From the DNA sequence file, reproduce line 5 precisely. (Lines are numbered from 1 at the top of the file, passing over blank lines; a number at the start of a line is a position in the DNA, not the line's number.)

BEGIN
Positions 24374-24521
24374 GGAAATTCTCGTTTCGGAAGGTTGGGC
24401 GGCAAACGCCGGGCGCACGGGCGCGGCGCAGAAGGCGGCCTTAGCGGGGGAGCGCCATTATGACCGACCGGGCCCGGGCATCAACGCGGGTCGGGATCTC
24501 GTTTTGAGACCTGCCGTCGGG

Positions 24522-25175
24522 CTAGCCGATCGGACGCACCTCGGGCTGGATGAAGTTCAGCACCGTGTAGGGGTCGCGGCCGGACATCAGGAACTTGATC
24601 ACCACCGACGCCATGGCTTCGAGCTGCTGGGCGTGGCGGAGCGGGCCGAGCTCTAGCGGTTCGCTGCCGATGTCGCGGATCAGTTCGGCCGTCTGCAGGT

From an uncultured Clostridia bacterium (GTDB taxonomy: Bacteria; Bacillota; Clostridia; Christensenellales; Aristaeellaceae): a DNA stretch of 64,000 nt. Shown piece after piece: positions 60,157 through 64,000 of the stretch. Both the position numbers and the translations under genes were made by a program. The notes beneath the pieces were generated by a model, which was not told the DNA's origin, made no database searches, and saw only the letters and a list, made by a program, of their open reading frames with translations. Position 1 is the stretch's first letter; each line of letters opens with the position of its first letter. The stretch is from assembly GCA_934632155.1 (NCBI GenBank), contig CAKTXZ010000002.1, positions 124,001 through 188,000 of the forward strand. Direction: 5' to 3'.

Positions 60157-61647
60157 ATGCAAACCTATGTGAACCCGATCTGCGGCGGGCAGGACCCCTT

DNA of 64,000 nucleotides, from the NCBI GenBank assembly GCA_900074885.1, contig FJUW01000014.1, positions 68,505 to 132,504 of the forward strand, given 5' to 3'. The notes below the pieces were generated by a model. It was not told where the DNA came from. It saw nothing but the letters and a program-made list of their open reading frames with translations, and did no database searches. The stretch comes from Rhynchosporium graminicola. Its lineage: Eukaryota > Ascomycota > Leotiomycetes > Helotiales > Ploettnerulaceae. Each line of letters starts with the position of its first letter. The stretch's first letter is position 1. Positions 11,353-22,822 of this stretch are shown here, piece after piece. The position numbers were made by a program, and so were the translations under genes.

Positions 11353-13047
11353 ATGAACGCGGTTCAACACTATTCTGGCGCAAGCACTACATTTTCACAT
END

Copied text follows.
Positions 24522-25175